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Cylindrical shapes appear everywhere in living nature: body forms, stems, torsos, tails, appendages. Why is this form so omnipresent? Stephen Wainwright perceives the cylinder as part of a natural pattern, designed to enhance an organism’s ability to compete for space, food, and mates—it facilitates reaching out competitively for nutrients, gas exchange, and reproduction, and efficiently promotes movement on land and through viscous liquids.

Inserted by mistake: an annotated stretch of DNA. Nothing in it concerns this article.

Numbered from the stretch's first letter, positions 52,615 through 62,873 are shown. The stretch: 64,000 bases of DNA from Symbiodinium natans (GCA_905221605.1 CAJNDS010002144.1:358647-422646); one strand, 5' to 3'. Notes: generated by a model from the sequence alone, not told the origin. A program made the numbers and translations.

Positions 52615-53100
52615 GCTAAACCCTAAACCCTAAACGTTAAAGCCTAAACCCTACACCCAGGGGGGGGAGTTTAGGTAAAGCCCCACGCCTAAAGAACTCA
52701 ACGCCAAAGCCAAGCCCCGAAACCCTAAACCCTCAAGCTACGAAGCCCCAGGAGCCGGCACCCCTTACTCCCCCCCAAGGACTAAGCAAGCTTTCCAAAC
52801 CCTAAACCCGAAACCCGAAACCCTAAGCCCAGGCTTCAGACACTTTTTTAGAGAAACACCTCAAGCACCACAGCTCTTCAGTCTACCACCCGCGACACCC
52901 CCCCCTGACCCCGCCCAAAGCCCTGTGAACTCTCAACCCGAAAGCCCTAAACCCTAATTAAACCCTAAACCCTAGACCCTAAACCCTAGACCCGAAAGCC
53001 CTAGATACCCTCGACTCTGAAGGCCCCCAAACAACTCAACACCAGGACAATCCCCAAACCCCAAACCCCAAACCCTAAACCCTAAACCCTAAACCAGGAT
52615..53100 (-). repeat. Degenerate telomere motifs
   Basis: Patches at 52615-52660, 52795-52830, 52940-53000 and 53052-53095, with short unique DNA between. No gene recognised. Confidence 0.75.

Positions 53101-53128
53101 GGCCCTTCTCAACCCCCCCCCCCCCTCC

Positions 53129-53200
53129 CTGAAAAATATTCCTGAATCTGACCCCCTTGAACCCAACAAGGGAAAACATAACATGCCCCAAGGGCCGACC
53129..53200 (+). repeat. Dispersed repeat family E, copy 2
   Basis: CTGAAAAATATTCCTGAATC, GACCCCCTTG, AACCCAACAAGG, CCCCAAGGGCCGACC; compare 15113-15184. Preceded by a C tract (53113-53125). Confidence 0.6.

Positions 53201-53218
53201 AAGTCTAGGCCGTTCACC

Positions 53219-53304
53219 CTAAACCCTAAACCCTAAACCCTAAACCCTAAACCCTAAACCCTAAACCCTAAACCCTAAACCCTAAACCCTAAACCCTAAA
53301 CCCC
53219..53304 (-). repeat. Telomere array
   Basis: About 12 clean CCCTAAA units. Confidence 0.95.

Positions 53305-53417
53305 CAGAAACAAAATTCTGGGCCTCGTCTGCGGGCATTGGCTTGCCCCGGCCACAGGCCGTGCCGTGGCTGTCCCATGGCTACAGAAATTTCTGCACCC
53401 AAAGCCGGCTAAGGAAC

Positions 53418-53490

Of course, there are exceptions to the ubiquitous cylindrical form, such as lettuce, sea urchins, and box tortoises, but for every exception there are thousands of species that are cylindrical in overall shape or are composed of cylindrical parts. Other organisms, such as the stingray and the butterfly, are noncylindrical as adults but grow and mature through cylindrical shapes during their development. Wainwright, a master in illustrating concepts with real plants and animals, marshals a sweeping array of examples from nature to illuminate his discourse. Wainwright demonstrates how an organism’s function and its morphology are part of the same process—a process that can reveal not only how plants and animals work but how they have evolved over time. In short, he projects the physical plan of the organism into the evolutionary realm. For the professional biologist, Axis and Circumference presents a fresh and original thesis that will inspire debate and challenge experts to reconsider the role of mechanical thinking in paleontology and developmental biology. For students, this book will provide an integrated approach to the fundamental mechanical principles of functional morphology.